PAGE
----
He was one of the most inspirational role models of all time. Thrown into poverty at age four, Konosuke Matsushita (Mat-SOSH-ta) struggled with the early deaths of family members, an apprenticeship which demanded sixteen-hour days at age nine, all the problems associated with starting a business with neither money nor connections, the death of his only son, the Great Depression, the horror of World War II in Japan, and more. Yet John P. Kotter shows in this fascinating and instructive book how, instead of being ground down by these hardships, Matsushita grew to be a fabulously successful entrepreneur and business leader, the founder of Japan's General Electric: the $65 billion a year Matsushita Electric Corporation.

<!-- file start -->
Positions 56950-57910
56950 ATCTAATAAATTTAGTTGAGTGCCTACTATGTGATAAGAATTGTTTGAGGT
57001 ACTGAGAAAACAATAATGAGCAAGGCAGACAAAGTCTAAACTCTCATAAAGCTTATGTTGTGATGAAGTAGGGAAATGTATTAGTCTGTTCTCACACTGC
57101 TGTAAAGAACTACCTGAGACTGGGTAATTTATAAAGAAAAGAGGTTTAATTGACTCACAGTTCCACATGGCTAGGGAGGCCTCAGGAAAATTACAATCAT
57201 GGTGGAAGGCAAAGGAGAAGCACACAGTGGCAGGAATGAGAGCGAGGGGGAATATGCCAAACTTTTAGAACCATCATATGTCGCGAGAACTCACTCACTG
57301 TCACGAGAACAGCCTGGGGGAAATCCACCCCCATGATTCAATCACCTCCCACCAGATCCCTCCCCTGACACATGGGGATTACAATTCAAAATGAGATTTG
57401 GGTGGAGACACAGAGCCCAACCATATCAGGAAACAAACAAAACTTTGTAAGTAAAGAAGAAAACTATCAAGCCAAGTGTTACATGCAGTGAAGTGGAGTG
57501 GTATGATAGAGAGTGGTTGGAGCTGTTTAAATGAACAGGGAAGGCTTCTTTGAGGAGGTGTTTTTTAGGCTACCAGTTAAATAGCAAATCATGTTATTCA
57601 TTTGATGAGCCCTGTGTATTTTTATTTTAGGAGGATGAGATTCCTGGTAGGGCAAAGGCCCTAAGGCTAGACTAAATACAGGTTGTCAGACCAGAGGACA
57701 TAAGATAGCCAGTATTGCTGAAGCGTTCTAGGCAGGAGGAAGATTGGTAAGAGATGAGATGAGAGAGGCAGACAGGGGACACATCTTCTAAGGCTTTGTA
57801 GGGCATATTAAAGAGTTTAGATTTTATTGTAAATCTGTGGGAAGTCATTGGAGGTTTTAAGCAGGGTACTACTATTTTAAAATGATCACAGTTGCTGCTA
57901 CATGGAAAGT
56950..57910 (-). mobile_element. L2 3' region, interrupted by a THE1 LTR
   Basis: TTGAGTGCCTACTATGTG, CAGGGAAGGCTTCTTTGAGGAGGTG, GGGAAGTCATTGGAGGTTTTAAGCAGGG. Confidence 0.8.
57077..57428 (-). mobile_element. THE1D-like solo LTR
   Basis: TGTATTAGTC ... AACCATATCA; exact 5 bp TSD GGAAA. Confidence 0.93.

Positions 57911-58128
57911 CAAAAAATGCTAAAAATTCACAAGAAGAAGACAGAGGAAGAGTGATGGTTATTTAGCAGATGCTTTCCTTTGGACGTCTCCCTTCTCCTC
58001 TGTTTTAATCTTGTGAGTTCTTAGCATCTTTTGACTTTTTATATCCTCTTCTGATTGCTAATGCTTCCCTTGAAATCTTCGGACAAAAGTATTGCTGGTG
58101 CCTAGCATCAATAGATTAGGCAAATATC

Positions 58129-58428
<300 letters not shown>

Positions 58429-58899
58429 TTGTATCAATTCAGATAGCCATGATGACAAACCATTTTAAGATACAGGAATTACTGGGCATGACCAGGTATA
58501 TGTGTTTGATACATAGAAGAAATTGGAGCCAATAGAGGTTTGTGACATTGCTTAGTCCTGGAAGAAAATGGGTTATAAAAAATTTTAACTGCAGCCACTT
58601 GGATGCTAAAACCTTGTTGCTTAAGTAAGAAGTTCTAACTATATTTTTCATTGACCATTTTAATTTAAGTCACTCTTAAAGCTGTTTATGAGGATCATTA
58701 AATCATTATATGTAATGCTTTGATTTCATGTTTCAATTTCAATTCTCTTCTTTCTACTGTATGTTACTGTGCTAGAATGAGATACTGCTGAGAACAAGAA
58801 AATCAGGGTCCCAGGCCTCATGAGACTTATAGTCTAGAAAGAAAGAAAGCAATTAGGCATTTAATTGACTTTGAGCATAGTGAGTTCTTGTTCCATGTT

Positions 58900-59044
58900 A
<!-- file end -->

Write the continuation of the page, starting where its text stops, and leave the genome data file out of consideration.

His accomplishments as a leader, author, educator, philanthropist, and management innovator are astonishing, and outshine even Soichiro Honda, J.C. Penney, Sam Walton, and Henry Ford. In this immensely readable book, Kotter relates how Matsushita created a large business, i